Former Salvadoran gang member says he’s living right and deserves U.S. protection

Pamela Constable (Washington Post) | May 18, 2014

At 14, Julio Martinez was a fatherless boy in El Salvador who fell in with a neighborhood gang. Soon, he said, he found himself a virtual prisoner in a larger, violent criminal organization known as MS-13. Gang leaders ordered him to extort his neighbors, beat him when he resisted and threatened him with death when he tried to quit.

Today, at 34, Martinez is again a prisoner, this time in federal immigration custody at the Howard County Detention Center. The government is seeking to deport him, but he has mounted a controversial defense that is being closely watched by human rights experts and lawmakers as his case plays out in the federal courts.

Technically, Martinez is only being held because he is an illegal immigrant; after a decade of living and working quietly in Maryland, he was stopped by police in 2011 for making an illegal left turn and then arrested. But as a repentant former gang member in El Salvador who fled to the United States at age 20, he has requested asylum on the grounds that he deserves permanent protection from his former associates.

If he wins his case, it could dramatically expand U.S. asylum laws that are mostly used to protect victims of political or religious persecution. He has a bond hearing scheduled for Wednesday.

“I ran away from my country to save my life, and I never did any harm,” Martinez said in Spanish during a telephone interview from the detention center in Jessup. “The gang leaders said we were all brothers, but it was a lie. They just want to use you. Once you’re in, the only way you leave is dead. They already tried to kill me twice, and if I am sent back, they will still be hunting for me.”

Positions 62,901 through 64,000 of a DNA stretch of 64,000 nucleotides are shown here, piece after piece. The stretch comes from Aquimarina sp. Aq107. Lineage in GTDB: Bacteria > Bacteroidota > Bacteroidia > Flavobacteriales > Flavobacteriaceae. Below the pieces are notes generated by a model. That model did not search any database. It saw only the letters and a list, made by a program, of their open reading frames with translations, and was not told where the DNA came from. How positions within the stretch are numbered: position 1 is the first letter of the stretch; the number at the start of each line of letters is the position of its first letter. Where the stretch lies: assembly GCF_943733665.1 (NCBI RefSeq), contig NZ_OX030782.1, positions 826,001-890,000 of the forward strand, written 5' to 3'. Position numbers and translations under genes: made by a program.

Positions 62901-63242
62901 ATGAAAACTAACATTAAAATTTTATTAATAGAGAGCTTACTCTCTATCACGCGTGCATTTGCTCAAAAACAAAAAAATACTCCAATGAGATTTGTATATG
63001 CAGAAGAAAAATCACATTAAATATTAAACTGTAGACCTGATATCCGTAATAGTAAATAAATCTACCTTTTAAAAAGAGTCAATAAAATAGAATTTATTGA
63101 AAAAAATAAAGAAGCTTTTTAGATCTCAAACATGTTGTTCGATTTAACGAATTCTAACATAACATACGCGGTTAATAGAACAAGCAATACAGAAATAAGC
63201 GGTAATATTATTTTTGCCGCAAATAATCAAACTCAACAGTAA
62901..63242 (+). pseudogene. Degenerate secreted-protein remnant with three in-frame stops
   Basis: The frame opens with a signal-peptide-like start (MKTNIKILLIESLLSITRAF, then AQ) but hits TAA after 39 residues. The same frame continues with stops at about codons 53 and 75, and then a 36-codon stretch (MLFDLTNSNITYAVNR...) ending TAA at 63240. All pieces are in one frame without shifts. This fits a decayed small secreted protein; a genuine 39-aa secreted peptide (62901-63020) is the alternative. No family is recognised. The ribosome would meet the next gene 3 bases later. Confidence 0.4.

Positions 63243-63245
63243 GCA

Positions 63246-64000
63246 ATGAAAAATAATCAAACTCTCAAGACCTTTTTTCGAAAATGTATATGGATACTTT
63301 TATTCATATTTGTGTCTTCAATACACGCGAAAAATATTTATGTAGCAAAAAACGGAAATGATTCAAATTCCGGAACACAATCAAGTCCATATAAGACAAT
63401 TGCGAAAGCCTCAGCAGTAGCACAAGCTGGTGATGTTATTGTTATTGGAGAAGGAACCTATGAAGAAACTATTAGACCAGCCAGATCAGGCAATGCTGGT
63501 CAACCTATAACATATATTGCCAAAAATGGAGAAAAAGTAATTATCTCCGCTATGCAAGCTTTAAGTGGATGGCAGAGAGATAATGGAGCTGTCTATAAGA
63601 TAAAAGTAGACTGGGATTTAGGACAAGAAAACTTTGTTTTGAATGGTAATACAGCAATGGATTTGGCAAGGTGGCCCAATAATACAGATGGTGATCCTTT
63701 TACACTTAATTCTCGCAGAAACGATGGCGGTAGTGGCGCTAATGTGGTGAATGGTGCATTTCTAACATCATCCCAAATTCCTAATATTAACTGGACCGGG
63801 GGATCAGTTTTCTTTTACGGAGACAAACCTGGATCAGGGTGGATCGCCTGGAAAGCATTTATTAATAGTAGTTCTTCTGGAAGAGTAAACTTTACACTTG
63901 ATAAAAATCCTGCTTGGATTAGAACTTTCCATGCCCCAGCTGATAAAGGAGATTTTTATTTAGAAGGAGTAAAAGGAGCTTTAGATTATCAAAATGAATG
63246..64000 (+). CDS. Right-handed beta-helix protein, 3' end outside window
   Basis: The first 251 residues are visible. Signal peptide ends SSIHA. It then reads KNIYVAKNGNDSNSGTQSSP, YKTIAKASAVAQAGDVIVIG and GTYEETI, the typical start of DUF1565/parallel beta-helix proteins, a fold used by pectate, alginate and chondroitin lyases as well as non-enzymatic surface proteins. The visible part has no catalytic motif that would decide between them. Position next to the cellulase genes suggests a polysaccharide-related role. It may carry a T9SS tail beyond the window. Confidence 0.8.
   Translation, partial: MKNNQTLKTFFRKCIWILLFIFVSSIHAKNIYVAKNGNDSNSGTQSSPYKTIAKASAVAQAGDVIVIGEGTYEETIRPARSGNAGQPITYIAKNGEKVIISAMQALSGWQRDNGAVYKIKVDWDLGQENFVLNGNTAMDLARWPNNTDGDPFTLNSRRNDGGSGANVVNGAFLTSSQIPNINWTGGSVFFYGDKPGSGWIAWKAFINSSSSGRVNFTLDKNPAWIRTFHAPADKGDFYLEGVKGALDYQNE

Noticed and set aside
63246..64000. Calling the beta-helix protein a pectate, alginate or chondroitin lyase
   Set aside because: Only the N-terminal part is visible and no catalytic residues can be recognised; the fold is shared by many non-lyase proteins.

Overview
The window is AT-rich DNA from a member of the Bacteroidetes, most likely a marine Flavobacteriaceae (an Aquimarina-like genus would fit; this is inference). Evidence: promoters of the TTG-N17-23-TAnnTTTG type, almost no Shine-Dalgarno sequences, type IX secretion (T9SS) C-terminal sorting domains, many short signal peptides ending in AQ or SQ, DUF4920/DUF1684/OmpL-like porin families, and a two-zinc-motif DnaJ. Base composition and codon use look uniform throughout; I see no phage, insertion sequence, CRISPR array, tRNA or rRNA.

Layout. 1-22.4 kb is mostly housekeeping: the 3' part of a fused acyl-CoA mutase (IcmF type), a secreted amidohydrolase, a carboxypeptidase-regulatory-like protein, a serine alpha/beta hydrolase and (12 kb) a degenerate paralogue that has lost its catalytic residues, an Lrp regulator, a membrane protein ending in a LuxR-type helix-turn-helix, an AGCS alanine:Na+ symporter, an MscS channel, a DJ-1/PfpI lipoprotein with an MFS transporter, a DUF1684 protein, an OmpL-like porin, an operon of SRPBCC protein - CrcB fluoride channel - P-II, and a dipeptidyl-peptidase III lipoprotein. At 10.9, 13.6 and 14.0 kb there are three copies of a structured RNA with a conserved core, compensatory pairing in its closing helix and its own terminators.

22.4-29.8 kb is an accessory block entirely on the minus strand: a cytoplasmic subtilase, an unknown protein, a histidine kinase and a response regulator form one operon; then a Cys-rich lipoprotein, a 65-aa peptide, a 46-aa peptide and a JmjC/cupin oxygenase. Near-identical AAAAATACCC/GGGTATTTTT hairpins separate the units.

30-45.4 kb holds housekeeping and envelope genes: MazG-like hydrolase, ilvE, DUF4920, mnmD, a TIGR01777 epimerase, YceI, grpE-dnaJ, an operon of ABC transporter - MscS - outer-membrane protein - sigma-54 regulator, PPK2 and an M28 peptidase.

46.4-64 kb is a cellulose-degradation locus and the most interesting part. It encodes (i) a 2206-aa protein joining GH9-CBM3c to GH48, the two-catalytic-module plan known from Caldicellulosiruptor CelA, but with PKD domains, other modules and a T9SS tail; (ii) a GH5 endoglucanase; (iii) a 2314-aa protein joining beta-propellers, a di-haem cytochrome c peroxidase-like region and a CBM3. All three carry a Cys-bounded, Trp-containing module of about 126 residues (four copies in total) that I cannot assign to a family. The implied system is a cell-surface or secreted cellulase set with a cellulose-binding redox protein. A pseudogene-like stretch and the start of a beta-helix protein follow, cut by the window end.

Although the chances of former gang members such as Martinez obtaining permanent asylum might appear to be slim, the courts remain divided on the issue. In several recent rulings on his case and two others, federal immigration and appeals courts have given contradictory answers as to whether such people deserve American sanctuary from the violent consequences of their former lives.

One issue is how to decide whether the person is truly repentant; another is the more technical question of how to define a gang. Currently, asylum-seekers must belong to a recognizable class of people who are vulnerable to persecution based on their race, religion, ideology or membership in a “particular social group.” Does a gang qualify as a social group?

Maureen Sweeney, director of the immigration clinic at the University of Maryland’s Carey School of Law, is representing Martinez. She thinks U.S. asylum law should be changed to allow such immigrants to seek protection if they renounce gang life at their peril. Thousands of gang members in the United States have been deported to El Salvador in the past two decades; there is no estimate of how many others have attempted to repudiate their past.

“One foundation of our asylum law is that someone’s conscience should not have to be sacrificed for their safety,” Sweeney said. “The burden of proof in asylum cases is difficult to meet, but if someone can convince a judge they genuinely left a gang and face danger as a result, they have met that burden of proof and should be protected.”

The other side of the argument is that members of violent gangs should never be rewarded, and that granting asylum to those who claim repentance would open the floodgates to predatory immigrants who want to avoid deportation.

Rep. Bob Goodlatte (R-Va.), chairman of the House Judiciary Committee, objected strongly to a February court ruling in Martinez’s favor, saying it “encourages fraud and creates a new loophole where gang members can simply claim they are no longer a member of a gang in order to game the immigration system.” The result, he added, would be to “endanger our communities” through the scourge of gang violence.

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